Interior chief urges shrinking 4 national monuments in West

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    Sept. 22, 2017 10:18 a.m.

    @Holladay Mom,

    The designation of these national monuments did not create more federal land. Your comment seems to indicate that you believe these actions constituted a taking by the federal government from the state of Utah. Maybe you've allowed yourself to be fooled by Senator Hatch's disingenuous characterization of the designation of the Bears Ears as a 'land grab.' His statements on this issue have been unfortunately colored in a way to skew facts and generate animosity towards the monument, despite the fact that a majority of Utahns support the monument's existence.

  • Holladay Mom Holladay, UT
    Sept. 19, 2017 7:53 p.m.

    Let's make a deal...

    Once every state has an equal percentage of federally owned land - in Utah it is roughly 65% - any future president can begin taking more.

    Look it up for yourselves and see that THE GREAT STATE of UTAH has contributed far-far more than its fair share to the federal land coffers.

  • Thomas Jefferson Cottonwood Heights, UT
    Sept. 19, 2017 9:34 a.m.

    A bad idea brought to you by the GOP kleptocracy and the cosplaytriots/walmartyrs who seem to want to give away their own birthright in order to stick it to the hated 'libs'.

  • Common Sense Guy Richfield, UT
    Sept. 19, 2017 8:17 a.m.

    Reply to Shaun: You are technically correct. The locals do not own the land. They do not hold title. The corporations do not technically own the land and cannot buy it either, they must do the same as the locals to use the land. I am not talking hiking or fishing in use of the land. I am talking permits. Locals and corporations acquire permits for use. Grazing, mining, logging, cutting firewood ect. So if you are still wondering how that hurts the local economy. Local companies that would like to buy a permit to harvest lumber cannot acquire a permit. Outside corporations or local corporations cannot acquire a permit to mine or drill for natural gas or oil. Local ranchers cannot acquire grazing permits, and they can't buy more land other than from each other, because it is not for sale. So without those permits to use the land, there are no projects, no job creation. These area's are already surrounded by State and Federal Lands, and there economies were set up around this permitting process, Then that was changed.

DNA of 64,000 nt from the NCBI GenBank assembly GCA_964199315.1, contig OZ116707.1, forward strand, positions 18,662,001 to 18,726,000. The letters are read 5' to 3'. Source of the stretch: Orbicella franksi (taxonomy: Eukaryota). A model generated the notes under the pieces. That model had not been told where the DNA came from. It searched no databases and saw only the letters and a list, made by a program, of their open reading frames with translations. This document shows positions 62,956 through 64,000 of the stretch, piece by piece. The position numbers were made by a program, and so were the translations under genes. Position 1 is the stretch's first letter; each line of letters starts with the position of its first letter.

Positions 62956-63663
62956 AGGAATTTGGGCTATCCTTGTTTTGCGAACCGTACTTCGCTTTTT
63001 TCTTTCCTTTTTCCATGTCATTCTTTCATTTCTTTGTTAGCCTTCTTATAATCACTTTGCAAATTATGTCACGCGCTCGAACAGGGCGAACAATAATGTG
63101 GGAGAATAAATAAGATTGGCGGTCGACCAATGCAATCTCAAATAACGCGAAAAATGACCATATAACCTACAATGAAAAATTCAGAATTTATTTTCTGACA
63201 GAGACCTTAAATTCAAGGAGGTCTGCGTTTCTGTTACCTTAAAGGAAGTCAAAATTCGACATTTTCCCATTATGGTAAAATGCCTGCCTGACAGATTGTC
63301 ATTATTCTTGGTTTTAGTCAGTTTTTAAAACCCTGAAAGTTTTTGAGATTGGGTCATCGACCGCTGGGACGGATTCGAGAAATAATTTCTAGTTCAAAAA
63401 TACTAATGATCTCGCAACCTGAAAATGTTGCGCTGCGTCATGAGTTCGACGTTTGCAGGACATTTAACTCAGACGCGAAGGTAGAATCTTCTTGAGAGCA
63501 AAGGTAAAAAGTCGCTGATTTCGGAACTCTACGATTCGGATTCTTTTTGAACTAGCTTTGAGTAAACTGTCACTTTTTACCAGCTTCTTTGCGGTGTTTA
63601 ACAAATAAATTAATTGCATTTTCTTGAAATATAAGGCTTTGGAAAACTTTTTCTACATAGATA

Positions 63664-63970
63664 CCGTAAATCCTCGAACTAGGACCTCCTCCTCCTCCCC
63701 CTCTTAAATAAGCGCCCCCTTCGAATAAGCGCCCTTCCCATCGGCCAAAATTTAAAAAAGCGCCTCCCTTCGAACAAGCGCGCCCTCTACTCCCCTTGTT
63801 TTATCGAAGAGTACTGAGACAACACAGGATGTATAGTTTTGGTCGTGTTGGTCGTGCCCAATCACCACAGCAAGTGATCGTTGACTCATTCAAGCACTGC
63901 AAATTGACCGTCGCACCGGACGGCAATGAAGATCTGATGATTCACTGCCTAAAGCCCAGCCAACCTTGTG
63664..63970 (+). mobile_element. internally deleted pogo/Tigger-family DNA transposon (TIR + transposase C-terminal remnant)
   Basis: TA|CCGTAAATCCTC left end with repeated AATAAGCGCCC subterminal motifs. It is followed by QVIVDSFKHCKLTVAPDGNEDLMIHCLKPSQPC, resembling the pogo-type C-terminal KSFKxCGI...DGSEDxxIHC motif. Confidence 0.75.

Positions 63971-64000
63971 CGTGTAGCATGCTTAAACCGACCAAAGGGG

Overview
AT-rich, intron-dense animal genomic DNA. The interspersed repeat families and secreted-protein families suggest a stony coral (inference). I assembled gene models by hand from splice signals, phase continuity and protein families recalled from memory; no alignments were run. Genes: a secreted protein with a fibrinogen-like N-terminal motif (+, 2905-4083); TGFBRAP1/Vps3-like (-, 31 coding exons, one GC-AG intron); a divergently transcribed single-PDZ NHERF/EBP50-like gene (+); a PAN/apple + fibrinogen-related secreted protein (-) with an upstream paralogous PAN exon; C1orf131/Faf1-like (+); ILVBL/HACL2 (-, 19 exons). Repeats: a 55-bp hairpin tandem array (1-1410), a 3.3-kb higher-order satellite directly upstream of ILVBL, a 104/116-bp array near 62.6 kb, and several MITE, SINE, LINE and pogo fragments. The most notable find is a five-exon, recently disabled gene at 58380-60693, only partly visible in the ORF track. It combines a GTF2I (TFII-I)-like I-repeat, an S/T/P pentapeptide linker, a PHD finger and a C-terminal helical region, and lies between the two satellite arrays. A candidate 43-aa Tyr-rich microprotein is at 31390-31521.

• Shaun Sandy, UT
    Sept. 18, 2017 7:03 p.m.

    This isn't local land because they do not hold title to it.

    If Utah is going to fight for federal land in Utah it should gift the land to Utah residents through a lottery. Otherwise it is just another corporate land grab.

  • Prodicus Provo, UT
    Sept. 18, 2017 6:02 p.m.

    James E - that's absurd. The act only gives the secretary of the interior power to carry out what Congress had already delegated, it doesn't make the secretary of the interior into a kingmaker who can give the president whatever power he wants to bestow.

    It no more gives Zinke power to authorize the president to rescind monuments than it gives Zinke power to authorize the president to dissolve Congress and rule as sole dictator.

    You may not like the Antiquities Act, but the vast majority of Americans - and Utahns in particular - over the past 110 years have been extremely grateful for it. We're grateful for the vision Teddy Roosevelt and others had and the preservation of our national heritage it has allowed. It is a great part of our Republican conservationist heritage. Our senators at the time, Republicans Reed Smoot and George Sutherland, played important roles in establishing and expanding the forest and parks systems.